`FastTransforms.jl`

allows the user to conveniently work with orthogonal polynomials with degrees well into the millions.

This package provides a Julia wrapper for the C library of the same name. Additionally, all three types of nonuniform fast Fourier transforms are available, as well as the Padua transform.

The build script, which works on macOS and Linux systems with x86_64 processors, downloads precompiled binaries of the latest version of FastTransforms. This library depends on `FFTW`

, `MPFR`

, and `OpenBLAS`

(on Linux). Installation may be as straightforward as:

```
pkg> add FastTransforms
julia> using FastTransforms, LinearAlgebra
```

The 26 orthogonal polynomial transforms are listed in `FastTransforms.kind2string.(0:25)`

. Univariate transforms may be planned with the standard normalization or with orthonormalization. For multivariate transforms, the standard normalization may be too severe for floating-point computations, so it is omitted. Here are two examples:

```
julia> c = rand(8192);
julia> leg2cheb(c);
julia> cheb2leg(c);
julia> norm(cheb2leg(leg2cheb(c; normcheb=true); normcheb=true)-c)/norm(c)
1.1866591414786334e-14
```

The implementation separates pre-computation into an `FTPlan`

. This type is constructed with either `plan_leg2cheb`

or `plan_cheb2leg`

. Let's see how much faster it is if we pre-compute.

```
julia> p1 = plan_leg2cheb(c);
julia> p2 = plan_cheb2leg(c);
julia> @time leg2cheb(c);
0.433938 seconds (9 allocations: 64.641 KiB)
julia> @time p1*c;
0.005713 seconds (8 allocations: 64.594 KiB)
julia> @time cheb2leg(c);
0.423865 seconds (9 allocations: 64.641 KiB)
julia> @time p2*c;
0.005829 seconds (8 allocations: 64.594 KiB)
```

Furthermore, for orthogonal polynomial connection problems that are degree-preserving, we should expect to be able to apply the transforms in-place:

```
julia> lmul!(p1, c);
julia> lmul!(p2, c);
julia> ldiv!(p1, c);
julia> ldiv!(p2, c);
```

Let `F`

be an array of spherical harmonic expansion coefficients with columns arranged by increasing order in absolute value, alternating between negative and positive orders. Then `sph2fourier`

converts the representation into a bivariate Fourier series, and `fourier2sph`

converts it back. Once in a bivariate Fourier series on the sphere, `plan_sph_synthesis`

converts the coefficients to function samples on an equiangular grid that does not sample the poles, and `plan_sph_analysis`

converts them back.

```
julia> F = sphrandn(Float64, 1024, 2047); # convenience method
julia> P = plan_sph2fourier(F);
julia> PS = plan_sph_synthesis(F);
julia> PA = plan_sph_analysis(F);
julia> @time G = PS*(P*F);
0.090767 seconds (12 allocations: 31.985 MiB, 1.46% gc time)
julia> @time H = P\(PA*G);
0.092726 seconds (12 allocations: 31.985 MiB, 1.63% gc time)
julia> norm(F-H)/norm(F)
2.1541073345177038e-15
```

Due to the structure of the spherical harmonic connection problem, these transforms may also be performed in-place with `lmul!`

and `ldiv!`

.

The NUFFTs are implemented thanks to Alex Townsend:

`nufft1`

assumes uniform samples and noninteger frequencies;`nufft2`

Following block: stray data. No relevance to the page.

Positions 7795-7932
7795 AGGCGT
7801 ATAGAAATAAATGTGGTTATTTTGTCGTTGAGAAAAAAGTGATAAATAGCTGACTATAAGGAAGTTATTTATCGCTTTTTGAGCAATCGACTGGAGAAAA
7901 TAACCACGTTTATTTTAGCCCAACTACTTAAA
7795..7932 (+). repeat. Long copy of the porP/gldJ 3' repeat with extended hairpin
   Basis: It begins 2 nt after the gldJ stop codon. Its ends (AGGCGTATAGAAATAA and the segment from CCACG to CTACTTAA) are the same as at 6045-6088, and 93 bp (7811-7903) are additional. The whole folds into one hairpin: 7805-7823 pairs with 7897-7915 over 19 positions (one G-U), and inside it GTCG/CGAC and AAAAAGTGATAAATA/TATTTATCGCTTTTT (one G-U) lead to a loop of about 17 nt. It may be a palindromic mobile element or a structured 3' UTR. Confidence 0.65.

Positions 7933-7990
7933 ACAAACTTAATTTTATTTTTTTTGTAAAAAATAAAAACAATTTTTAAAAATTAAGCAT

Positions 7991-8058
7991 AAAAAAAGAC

assumes nonuniform samples and integer frequencies;`nufft3 ( = nufft)`

assumes nonuniform samples and noninteger frequencies;`inufft1`

inverts an`nufft1`

; and,`inufft2`

inverts an`nufft2`

.

Here is an example:

```
julia> n = 10^4;
julia> c = complex(rand(n));
julia> ω = collect(0:n-1) + rand(n);
julia> nufft1(c, ω, eps());
julia> p1 = plan_nufft1(ω, eps());
julia> @time p1*c;
0.002383 seconds (6 allocations: 156.484 KiB)
julia> x = (collect(0:n-1) + 3rand(n))/n;
julia> nufft2(c, x, eps());
julia> p2 = plan_nufft2(x, eps());
julia> @time p2*c;
0.001478 seconds (6 allocations: 156.484 KiB)
julia> nufft3(c, x, ω, eps());
julia> p3 = plan_nufft3(x, ω, eps());
julia> @time p3*c;
0.058999 seconds (6 allocations: 156.484 KiB)
```

The Padua transform and its inverse are implemented thanks to Michael Clarke. These are optimized methods designed for computing the bivariate Chebyshev coefficients by interpolating a bivariate function at the Padua points on `[-1,1]^2`

.

```
julia> n = 200;
julia> N = div((n+1)*(n+2), 2);
julia> v = rand(N); # The length of v is the number of Padua points
julia> @time norm(ipaduatransform(paduatransform(v)) - v)/norm(v)
0.007373 seconds (543 allocations: 1.733 MiB)
3.925164683252905e-16
```

[1] B. Alpert and V. Rokhlin. A fast algorithm for the evaluation of Legendre expansions, *SIAM J. Sci. Stat. Comput.*, **12**:158—179, 1991.

[2] N. Hale and A. Townsend. A fast, simple, and stable Chebyshev—Legendre transform using an asymptotic formula, *SIAM J. Sci. Comput.*, **36**:A148—A167, 2014.

[3] J. Keiner. Computing with expansions in Gegenbauer polynomials, *SIAM J. Sci. Comput.*, **31**:2151—2171, 2009.

[4] D. Ruiz—Antolín and A. Townsend. A nonuniform fast Fourier transform based on low rank approximation, arXiv:1701.04492, 2017.

[5] R. M. Slevinsky. On the use of Hahn's asymptotic formula and stabilized recurrence for a fast, simple, and stable Chebyshev—Jacobi transform, *IMA J. Numer. Anal.*, **38**:102—124, 2018.

[6] R. M. Slevinsky. Fast and backward stable transforms between spherical harmonic expansions and bivariate Fourier series, *Appl. Comput. Harmon. Anal.*, **47**:585—606, 2019.

[7] R. M. Slevinsky, Conquering the pre-computation in two-dimensional harmonic polynomial transforms, arXiv:1711.07866, 2017.

[8] A. Townsend, M. Webb, and S. Olver. Fast polynomial transforms based on Toeplitz and Hankel matrices, in press at *Math. Comp.*, 2017.

02/07/2016

7 days ago

318 commits